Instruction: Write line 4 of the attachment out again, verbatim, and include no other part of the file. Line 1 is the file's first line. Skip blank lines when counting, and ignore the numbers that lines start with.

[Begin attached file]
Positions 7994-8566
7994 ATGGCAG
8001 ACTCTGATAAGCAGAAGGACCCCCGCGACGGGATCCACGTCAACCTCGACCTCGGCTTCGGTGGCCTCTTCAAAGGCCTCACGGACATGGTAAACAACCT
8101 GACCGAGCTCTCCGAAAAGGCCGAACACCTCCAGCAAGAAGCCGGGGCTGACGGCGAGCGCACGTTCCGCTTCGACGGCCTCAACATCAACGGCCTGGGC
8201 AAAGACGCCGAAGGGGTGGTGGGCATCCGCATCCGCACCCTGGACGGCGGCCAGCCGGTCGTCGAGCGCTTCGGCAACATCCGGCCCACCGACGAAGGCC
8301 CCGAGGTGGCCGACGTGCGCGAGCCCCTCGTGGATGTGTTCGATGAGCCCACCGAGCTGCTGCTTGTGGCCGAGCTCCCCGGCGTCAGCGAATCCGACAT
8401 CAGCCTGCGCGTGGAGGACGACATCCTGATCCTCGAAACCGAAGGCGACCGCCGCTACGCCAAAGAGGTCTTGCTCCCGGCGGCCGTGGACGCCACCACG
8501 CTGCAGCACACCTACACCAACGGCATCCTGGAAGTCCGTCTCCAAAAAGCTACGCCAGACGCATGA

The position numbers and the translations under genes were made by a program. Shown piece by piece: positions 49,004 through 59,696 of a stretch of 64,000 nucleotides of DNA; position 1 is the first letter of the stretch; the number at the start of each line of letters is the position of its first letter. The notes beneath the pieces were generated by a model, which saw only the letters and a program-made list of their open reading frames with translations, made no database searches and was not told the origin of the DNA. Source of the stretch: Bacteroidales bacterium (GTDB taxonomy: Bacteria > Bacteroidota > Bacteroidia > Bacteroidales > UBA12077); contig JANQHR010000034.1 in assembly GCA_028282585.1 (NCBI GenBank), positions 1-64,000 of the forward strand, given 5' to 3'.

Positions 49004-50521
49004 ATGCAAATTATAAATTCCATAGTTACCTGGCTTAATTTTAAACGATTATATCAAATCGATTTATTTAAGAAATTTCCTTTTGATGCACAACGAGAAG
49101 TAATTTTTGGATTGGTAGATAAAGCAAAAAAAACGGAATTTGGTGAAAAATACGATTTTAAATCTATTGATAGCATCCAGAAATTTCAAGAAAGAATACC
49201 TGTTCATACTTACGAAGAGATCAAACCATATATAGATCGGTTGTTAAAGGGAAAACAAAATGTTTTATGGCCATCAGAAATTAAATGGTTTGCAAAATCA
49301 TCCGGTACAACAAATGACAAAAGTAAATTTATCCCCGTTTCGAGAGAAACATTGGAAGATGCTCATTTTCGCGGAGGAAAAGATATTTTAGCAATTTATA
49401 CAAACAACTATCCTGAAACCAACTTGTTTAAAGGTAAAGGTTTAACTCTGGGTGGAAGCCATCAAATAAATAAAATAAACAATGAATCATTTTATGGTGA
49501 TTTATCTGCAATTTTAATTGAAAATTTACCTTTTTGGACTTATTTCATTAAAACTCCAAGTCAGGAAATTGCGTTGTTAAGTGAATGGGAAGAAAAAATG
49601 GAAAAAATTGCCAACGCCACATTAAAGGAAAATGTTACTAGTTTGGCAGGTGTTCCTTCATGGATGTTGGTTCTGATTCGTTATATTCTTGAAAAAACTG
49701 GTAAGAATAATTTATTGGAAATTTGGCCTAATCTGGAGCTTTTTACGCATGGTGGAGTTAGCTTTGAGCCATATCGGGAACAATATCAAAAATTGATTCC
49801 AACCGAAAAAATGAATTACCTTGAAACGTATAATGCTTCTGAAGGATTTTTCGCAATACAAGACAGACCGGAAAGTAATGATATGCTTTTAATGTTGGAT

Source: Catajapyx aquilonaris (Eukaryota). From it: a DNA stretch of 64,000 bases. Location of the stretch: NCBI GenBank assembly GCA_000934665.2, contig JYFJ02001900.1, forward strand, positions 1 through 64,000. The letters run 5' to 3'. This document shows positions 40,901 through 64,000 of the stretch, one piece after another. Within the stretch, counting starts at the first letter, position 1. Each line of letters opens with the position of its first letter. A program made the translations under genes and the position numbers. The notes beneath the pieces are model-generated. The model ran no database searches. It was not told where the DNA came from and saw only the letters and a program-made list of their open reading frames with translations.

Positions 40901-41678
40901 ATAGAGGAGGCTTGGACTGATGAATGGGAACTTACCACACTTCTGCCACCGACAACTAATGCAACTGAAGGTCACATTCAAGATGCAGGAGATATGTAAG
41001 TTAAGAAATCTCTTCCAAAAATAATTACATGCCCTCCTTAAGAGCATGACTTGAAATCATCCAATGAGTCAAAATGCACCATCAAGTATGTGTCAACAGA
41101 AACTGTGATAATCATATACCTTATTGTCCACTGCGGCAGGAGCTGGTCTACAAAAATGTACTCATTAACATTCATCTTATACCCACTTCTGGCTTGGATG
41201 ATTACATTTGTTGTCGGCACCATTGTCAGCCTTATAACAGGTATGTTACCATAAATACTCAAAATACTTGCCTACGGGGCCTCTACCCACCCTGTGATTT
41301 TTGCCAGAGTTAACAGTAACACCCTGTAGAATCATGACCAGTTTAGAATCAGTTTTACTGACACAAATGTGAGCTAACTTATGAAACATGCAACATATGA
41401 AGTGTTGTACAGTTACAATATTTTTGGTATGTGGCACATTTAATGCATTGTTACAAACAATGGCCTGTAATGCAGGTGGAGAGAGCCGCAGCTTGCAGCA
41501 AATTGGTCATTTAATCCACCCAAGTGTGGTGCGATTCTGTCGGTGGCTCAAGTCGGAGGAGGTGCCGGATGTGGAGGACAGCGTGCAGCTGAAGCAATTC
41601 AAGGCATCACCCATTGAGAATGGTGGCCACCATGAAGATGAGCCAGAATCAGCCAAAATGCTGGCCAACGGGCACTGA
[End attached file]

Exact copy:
8101 GACCGAGCTCTCCGAAAAGGCCGAACACCTCCAGCAAGAAGCCGGGGCTGACGGCGAGCGCACGTTCCGCTTCGACGGCCTCAACATCAACGGCCTGGGC